Date of Award


Document Type

Open Access Master's Thesis

Degree Name

Master of Science in Environmental and Energy Policy (MS)

Administrative Home Department

Department of Social Sciences

Advisor 1

Chelsea Schelly

Committee Member 1

Melissa F. Baird

Committee Member 2

Roman Sidortsov

Committee Member 3

David R. Shonnard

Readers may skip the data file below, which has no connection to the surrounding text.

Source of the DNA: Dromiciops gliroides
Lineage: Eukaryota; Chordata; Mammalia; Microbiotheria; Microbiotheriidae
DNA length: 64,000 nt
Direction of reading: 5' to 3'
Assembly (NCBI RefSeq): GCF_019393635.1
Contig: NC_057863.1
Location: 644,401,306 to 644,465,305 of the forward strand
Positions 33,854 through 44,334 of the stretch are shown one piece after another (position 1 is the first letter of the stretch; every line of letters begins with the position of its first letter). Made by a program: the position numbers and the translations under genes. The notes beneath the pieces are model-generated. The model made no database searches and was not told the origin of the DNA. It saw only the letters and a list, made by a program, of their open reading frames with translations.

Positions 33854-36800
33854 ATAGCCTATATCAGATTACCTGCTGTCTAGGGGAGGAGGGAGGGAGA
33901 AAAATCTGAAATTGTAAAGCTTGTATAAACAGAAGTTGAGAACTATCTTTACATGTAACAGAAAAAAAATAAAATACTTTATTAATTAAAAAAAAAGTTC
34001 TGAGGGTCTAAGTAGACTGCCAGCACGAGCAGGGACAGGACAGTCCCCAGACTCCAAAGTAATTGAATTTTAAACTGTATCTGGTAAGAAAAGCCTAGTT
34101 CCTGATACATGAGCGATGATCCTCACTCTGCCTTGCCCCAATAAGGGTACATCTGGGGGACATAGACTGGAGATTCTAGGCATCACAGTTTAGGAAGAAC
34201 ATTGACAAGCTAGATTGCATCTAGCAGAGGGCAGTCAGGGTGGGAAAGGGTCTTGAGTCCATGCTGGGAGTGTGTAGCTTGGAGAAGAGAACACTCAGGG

Around 500 million plastic straws per day are being consumed in the U.S. (U.S. National Park Service, 2019), and nearly 7.5 million straws are reported to lie around U.S. shorelines (Borenstein, 2018). The estimated cost of plastic pollution is reported to be $13 billion in economic damage to marine ecosystems each year (Avio et al., 2017). The ongoing action against the use of single-use plastic straws has created a surging demand for sustainable alternatives to plastic straws, with nearly ten types of single-use and reusable drinking straws now on the market. Given that no one study quantifies and compares the environmental impact of these various straw types, this study uses the Cumulative Energy Demand and the IPCC 2013 GWP 100a V1.03 impact assessment methods in the SimaPro8.5 database to conduct a limited life-cycle assessment (LCA) of the standard plastic straw and its most commonly used alternatives: the paper straw, the bioplastic/compostable (PLA) straw, and the (reusable) metal straw. The study also assesses the blue carbon and carbon dioxide sequestration potential of the seaweed-based straw. The use of a (reusable) metal straw was found to have a significantly lower overall environmental impact than that of other straws over one year, provided that the use of hot water is avoided when washing the metal straw and that the standard washing time is cut to half. Over 85 percent of the environmental impacts reported came from the washing of the metal straw, indicating that human behavior is a key driver of environmental impact. For the single-use straw types, the standard plastic straw was found to have less than half of the energy demand and nearly one-third of the global warming potential of that of a paper straw and a bioplastic straw. Thus, these alternative material straws are not empirically reducing the environmental impacts of straw use. Conversely, the CO2 sequestration potential of the seaweed-based straw was estimated to be 0.00165 kg per straw, indicating the straw’s potential to be carbon neutral or even carbon negative, depending on how the straw’s life-cycle is designed when production is scaled-up. Public policy instruments play a key role in reducing the consumption of plastic straws. While a variety of command-and-control, market-based, investment-based, education-based, and voluntary policy instruments exist to reduce the use of plastic straws, the default choice modification policy instrument has been the most successful in reducing the consumption of plastic straws while minimizing impacts to businesses. Data from this study recommends a default choice modification (straw upon request) framework combined with certification and environmental labeling, and investments in waste management infrastructure and R&D as the most effective set of policies to reduce single-use plastic straw consumption in the U.S. The study concludes with proposals for five areas for further research: (1) ecotoxicology of marine plastics integrated into LCA; (2) LCA of other drinking straw types; (3) a comprehensive economic assessment of plastic pollution; (4) the development of a new Sustainability Index inclusive of socio-economic indices, blue carbon and ecotoxicology of marine plastics; and (5) a conjoint choice analysis (including a cost comparison study) to assess consumer willingness-to-pay.